Eurofer has welcomed the European Parliament Committee on Industry, Research and Energy (ITRE)’s decision to recognise all steel decarbonisation technologies as net-zero and introduce binding sustainability criteria for clean technologies in public procurement. The association says this is a positive development for the decarbonisation of the steel sector.
The new measures included in the Net-Zero Industry Act (NZIA) should ensure faster implementation of EU steel decarbonisation projects at industrial scale. It is now essential to maintain the momentum towards a successful transition, the European steelmakers’ association observes.
“Steel companies have announced substantial investments in multiple EU member states, with groundbreaking low-carbon projects scheduled for as early as 2025 and 2026,” Eurofer director general Axel Eggert says in a note sent to Kallanish.
“Innovative processes, including hydrogen-based steelmaking and Carbon Capture, Utilisation and Storage [CCUS], will now benefit from faster permitting procedures. At the same time, the introduction of sustainability criteria in all public procurement auctions for net-zero technologies will help establish much-needed lead markets for green products,” he adds.
The provisions proposed by ITRE reaffirm the principle of technological neutrality and acknowledge the essential role of hydrogen-based, electricity-based and CCUS technologies to achieve EU climate targets, Eurofer notes. The ITRE report underlines that CCUS can only work by developing a fully-fledged value chain approach, taking into consideration infrastructure, cross-border rules for transportation as well as standardisation.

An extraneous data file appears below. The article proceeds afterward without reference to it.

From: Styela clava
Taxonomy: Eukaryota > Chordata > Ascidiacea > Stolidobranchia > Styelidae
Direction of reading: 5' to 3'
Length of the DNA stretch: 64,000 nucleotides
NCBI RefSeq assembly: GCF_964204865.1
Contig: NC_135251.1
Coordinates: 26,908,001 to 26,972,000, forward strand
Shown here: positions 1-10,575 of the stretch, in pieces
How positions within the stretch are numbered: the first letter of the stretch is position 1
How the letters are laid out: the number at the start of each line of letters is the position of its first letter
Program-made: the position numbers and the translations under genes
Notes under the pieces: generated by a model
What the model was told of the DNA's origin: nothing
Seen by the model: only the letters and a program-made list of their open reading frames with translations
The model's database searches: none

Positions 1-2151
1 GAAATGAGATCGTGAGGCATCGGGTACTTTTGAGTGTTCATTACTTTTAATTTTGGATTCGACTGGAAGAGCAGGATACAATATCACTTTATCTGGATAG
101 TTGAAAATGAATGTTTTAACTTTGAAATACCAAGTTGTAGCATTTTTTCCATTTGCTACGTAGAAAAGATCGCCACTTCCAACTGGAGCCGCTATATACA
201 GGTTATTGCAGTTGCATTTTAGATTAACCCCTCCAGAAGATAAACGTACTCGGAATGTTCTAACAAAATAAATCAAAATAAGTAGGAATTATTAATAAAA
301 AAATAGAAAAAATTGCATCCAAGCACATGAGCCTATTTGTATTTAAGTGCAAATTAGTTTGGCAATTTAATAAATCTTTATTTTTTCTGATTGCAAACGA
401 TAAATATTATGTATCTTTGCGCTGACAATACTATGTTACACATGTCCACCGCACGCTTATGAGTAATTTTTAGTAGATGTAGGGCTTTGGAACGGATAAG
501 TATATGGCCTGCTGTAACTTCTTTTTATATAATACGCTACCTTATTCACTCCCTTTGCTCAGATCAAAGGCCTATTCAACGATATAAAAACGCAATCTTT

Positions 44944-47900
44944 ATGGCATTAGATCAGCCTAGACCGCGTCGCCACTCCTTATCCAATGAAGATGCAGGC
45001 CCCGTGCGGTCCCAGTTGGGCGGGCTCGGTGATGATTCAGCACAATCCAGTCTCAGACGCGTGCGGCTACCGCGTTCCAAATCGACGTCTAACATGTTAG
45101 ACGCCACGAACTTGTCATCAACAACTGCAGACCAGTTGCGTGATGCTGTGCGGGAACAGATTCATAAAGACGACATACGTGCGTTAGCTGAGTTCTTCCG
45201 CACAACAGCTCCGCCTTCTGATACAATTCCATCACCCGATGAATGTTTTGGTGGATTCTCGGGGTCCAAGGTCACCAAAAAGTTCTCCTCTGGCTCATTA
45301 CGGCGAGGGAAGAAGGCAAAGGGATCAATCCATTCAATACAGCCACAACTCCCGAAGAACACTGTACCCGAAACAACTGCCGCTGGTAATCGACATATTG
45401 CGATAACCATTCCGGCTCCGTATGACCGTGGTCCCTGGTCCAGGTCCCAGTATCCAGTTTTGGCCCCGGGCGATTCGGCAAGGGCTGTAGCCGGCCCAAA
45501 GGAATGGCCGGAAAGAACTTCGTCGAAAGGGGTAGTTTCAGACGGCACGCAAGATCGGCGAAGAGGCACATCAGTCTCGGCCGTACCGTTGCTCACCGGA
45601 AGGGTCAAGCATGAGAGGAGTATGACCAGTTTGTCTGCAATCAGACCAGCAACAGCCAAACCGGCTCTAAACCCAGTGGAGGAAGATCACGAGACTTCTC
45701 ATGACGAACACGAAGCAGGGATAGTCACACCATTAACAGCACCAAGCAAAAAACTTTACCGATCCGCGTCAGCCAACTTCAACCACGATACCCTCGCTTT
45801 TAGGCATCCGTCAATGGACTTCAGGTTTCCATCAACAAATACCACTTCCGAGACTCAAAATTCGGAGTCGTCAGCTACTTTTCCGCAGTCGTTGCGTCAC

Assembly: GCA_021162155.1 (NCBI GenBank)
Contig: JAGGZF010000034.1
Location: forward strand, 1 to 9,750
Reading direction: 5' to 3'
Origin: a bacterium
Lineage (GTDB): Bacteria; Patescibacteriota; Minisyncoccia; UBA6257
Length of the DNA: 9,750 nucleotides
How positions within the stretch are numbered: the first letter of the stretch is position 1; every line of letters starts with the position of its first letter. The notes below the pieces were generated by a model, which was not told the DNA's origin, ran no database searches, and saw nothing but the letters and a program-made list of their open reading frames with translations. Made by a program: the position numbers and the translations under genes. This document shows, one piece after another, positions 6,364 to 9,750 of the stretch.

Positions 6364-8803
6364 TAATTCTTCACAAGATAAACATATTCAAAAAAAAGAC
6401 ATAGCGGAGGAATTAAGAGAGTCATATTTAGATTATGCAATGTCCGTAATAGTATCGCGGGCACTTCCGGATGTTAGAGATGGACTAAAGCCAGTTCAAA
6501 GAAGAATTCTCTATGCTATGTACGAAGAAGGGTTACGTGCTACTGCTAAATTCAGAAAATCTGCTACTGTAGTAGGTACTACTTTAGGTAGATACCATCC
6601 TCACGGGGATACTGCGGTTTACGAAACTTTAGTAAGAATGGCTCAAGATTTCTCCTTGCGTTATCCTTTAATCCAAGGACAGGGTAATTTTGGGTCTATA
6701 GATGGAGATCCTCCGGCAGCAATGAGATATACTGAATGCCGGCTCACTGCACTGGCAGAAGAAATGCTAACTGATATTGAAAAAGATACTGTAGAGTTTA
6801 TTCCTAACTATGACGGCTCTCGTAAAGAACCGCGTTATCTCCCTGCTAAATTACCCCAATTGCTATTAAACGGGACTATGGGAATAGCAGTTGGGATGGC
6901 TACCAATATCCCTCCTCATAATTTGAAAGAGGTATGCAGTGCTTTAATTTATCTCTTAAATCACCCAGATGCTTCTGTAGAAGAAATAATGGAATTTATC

Overall, the measures will lower the risk of delaying the transition due to lengthy and complex administrative procedures, while rewarding environmental benefits by supporting the use of low-carbon components and materials that come with a premium, such as steel.
“While lead markets can certainly help, we still need to secure enough financial incentives to level the playing field with our global competitors. The EU cannot risk lagging behind if we want to lead the clean tech race and ensure our strategic autonomy in a world subject to ever-increasing geopolitical risks,” Eggert concludes.
MEPs voted in, with amendments, NZIA on Wednesday, setting a target for Europe to produce 40% of net-zero technologies based on National Energy and Climate Plans (NECPs) and to capture 25% of the global market value for these technologies. It also set an EU level target for annual CO2 injection capacity by 2030 of 50 million tonnes. Without these measures, “Europe would face decarbonisation by deindustrialisation,” says lead MEP Christian Ehler.
Adam Smith Poland